Thursday, July 8, 2010
Staring At the Sea
All of my gay friends spent the Fourth of July in 'Gay Towns.'
You know 'Gay Towns.' These are the places where lesbians push baby strollers and middle aged gay men get to wear those tight tank tops that they don't wear to office parties. Trannies order cafe lattes right next to bald, hairy men in leather vests. Muscle boys in cargo shorts flirt with skinny boys in American Apparel short shorts. Women in ankle length skirts with unshorn underarms hold hands and blare Amy Ray from boom boxes. Other women, in baseball caps and sleeveless shirts, talk sports or politics while sipping beer.
A few of my friends went to Provincetown on Cape Cod, others went to Rehoboth on the shore of Maryland. Like Melville's Ishmael, all seemed drawn to the water. Why do the gays head to the coast? Maybe it's the idea of an outpost away from society, where mores and customs seem more relaxed. There's a 'live and let live' quality that so few of us practice and yet many of us claim.
Perhaps it's the sense of scale at the ocean: the social hierarchies and rules of human beings can appear trivial in the face of the irrefutable horizon of the sea.
At any rate, my friends, all of them Americans, left their homes for the holiday and headed to the sea for safe harbor among like-minded people. Every year they do this. It's an annual tradition.
We celebrate the Fourth of July to recognize a singular event represented by a searing piece of writing from the 18th Century. Standing at a crossroads in history, the Declaration Of Independence championed an idea: no governing body could bestow basic rights upon human beings because human beings already had those rights. No king, no emperor, no minister, no consulate, no board, no governor, no voting body-- no one-- was empowered to give or take certain, inalienable rights from people. Among these were life, liberty, and the pursuit of happiness. 'We are born free,' the document said.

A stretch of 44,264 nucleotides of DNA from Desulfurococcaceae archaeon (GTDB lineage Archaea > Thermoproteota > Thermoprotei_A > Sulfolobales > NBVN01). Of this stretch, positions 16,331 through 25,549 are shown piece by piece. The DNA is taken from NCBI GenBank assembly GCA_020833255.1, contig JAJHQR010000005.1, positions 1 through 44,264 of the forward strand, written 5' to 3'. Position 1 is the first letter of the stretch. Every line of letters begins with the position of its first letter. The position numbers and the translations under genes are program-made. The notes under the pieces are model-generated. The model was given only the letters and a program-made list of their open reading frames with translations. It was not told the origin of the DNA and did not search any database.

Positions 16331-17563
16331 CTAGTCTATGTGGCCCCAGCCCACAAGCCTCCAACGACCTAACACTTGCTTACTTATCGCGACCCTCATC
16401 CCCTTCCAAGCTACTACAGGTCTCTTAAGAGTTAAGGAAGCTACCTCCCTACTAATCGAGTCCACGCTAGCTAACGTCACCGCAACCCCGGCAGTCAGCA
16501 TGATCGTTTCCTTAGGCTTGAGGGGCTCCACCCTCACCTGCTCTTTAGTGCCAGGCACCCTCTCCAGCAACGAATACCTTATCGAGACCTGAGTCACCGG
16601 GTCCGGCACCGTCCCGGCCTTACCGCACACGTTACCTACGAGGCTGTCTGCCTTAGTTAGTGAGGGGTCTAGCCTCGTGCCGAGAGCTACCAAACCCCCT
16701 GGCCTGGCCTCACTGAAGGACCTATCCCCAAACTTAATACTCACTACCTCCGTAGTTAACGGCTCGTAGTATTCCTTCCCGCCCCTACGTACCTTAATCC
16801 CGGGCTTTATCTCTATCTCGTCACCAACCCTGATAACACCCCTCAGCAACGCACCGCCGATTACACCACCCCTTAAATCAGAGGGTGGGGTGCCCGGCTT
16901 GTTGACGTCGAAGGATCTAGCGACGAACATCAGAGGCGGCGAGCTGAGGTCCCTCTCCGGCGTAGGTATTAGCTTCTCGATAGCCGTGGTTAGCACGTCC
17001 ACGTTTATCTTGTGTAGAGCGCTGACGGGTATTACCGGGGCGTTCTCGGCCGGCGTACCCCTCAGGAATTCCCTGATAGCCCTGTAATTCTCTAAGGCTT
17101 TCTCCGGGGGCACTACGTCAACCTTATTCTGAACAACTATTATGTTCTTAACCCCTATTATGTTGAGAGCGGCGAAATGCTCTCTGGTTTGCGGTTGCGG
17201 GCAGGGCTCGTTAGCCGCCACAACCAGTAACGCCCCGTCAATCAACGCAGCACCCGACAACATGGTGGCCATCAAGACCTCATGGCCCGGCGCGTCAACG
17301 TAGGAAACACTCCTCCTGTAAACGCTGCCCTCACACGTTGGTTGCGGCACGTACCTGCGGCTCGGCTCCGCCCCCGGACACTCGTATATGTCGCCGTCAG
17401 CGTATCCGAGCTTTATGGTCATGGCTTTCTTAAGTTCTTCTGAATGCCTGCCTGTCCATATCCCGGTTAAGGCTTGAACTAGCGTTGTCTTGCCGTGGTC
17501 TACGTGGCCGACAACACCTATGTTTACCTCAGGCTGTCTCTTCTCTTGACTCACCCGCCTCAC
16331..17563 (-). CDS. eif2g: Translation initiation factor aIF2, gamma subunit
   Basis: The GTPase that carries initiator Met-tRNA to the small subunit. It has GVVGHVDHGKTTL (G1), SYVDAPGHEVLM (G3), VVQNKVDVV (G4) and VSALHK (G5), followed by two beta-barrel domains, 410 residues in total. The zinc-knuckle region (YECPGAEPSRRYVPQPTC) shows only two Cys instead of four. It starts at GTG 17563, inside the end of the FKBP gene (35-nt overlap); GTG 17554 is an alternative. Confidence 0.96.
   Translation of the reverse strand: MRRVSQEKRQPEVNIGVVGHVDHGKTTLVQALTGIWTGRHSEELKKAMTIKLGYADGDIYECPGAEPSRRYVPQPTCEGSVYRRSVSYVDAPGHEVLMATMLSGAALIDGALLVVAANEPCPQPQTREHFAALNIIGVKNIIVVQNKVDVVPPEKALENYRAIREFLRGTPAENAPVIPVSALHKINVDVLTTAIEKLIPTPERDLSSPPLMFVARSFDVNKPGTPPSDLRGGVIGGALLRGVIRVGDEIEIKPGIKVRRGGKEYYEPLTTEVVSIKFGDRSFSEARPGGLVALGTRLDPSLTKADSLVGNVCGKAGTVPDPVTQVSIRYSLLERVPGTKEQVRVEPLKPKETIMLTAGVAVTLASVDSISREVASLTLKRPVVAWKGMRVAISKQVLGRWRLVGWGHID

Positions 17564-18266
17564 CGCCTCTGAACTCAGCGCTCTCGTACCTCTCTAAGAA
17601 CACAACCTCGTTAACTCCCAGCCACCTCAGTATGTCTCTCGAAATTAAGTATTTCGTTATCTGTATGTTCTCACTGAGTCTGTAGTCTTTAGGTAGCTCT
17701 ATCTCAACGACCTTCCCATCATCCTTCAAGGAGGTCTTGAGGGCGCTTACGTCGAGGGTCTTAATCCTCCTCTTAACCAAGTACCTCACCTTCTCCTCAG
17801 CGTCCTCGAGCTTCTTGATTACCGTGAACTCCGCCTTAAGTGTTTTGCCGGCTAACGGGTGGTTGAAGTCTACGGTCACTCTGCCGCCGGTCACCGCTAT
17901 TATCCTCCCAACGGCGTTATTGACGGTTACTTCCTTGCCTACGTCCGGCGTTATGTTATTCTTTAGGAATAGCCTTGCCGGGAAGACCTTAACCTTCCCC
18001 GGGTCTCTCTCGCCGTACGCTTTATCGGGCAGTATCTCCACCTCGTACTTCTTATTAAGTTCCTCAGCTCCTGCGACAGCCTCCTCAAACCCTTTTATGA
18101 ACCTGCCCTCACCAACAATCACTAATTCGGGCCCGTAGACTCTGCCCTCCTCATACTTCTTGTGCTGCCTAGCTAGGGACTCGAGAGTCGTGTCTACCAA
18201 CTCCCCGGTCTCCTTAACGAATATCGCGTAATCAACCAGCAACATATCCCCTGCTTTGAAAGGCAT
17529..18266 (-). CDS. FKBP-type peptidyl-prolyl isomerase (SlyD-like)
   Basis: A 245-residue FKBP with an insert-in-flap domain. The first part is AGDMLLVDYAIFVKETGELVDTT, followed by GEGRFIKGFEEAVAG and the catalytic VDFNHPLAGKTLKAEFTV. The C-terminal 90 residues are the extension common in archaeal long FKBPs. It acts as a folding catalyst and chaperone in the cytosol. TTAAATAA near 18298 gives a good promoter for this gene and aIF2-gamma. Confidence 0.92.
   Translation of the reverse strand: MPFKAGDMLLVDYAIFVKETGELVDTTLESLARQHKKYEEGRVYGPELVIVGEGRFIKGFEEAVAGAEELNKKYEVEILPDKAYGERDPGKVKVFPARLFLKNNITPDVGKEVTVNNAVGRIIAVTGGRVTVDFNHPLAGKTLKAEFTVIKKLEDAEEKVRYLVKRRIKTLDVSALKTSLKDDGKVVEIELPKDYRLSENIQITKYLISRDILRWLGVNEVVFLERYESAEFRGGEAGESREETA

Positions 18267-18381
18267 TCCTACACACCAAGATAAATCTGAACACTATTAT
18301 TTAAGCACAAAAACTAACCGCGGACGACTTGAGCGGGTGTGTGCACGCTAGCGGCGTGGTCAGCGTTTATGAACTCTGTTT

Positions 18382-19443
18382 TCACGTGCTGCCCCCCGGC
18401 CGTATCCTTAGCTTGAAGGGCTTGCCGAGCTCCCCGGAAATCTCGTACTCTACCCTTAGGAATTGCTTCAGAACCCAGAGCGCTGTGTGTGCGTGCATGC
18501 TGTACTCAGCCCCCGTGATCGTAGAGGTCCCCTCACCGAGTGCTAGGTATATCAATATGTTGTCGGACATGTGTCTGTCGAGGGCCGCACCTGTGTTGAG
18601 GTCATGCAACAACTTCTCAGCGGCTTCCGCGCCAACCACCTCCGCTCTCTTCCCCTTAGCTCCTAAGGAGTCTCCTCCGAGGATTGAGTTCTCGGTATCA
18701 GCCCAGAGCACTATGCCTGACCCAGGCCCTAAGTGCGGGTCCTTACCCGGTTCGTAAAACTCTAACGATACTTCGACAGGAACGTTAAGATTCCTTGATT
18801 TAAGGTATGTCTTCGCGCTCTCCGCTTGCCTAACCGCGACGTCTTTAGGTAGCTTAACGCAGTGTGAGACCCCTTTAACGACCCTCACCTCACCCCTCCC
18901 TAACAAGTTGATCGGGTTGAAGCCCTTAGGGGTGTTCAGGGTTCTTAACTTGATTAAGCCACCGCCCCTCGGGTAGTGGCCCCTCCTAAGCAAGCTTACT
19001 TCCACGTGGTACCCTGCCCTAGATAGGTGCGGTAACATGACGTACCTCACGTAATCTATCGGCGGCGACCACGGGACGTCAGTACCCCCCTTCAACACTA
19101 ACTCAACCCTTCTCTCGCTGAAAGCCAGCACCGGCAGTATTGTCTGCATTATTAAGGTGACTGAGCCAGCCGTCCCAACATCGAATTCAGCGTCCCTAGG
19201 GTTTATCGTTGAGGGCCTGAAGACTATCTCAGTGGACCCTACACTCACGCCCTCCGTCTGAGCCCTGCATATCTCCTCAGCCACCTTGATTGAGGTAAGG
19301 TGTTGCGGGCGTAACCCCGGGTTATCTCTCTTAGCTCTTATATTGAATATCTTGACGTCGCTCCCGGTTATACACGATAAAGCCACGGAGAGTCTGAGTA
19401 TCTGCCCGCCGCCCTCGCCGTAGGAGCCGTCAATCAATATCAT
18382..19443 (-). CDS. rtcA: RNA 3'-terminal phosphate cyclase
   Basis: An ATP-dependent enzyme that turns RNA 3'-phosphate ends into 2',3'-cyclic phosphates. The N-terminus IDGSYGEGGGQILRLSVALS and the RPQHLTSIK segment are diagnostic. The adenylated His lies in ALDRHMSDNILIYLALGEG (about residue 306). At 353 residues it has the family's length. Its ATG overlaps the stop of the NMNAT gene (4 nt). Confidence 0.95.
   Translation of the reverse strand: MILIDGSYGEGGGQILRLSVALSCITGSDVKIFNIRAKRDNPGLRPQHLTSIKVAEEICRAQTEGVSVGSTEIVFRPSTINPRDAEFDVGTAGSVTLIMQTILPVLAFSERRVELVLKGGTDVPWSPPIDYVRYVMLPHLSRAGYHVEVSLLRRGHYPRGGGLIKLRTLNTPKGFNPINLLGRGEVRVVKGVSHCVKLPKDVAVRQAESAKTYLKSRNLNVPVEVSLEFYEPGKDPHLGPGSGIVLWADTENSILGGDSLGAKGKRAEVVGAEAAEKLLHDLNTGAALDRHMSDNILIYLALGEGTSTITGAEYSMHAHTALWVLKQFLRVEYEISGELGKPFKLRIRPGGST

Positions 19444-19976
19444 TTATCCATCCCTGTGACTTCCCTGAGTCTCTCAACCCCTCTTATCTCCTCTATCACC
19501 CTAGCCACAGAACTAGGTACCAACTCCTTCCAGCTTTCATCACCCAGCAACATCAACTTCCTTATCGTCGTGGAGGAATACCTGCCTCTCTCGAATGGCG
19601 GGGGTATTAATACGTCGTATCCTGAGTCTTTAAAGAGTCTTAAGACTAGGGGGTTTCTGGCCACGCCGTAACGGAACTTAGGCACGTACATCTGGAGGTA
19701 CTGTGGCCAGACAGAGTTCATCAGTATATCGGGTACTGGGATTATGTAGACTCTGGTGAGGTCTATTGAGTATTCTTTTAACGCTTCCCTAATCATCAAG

I'm still knocked out by all of that. The power of the Declaration still vibrates and pulses; its relentless tide still disturbs, resonates, and inspires. Like the ocean, its hard-line horizon is irrefutable.
Two hundred and thirty four years ago, a group of men left their homes and headed to a port town, on the water. With it's bustling marine commerce, it was a lot like a coastal town. It was named for and dedicated to Brotherly Love. These men sought safe harbor among like-minded people. And they wrote about freedom.
And as I think about those men, who literally put their names to an idea that flew directly against norms and laws and the power of a king, I can't help but wonder what we, as a nation, are doing with gay rights.
How is it possible that gays cannot serve openly in our military? How is it possible that gay people cannot get married? How is it possible that these people must choose to be 'open' or 'in the closet?' Gay or Bi or Trannies or whatever. What is going on here?
On the Fourth of July, we gather to recognize the signing of an incredible document. It's our most important national holiday and it's about freedom. Every year we do this. It's an annual tradition.
And the sea is there, with its undeniable horizon, sending wave after wave.
We are born free. We are born free. We are born free.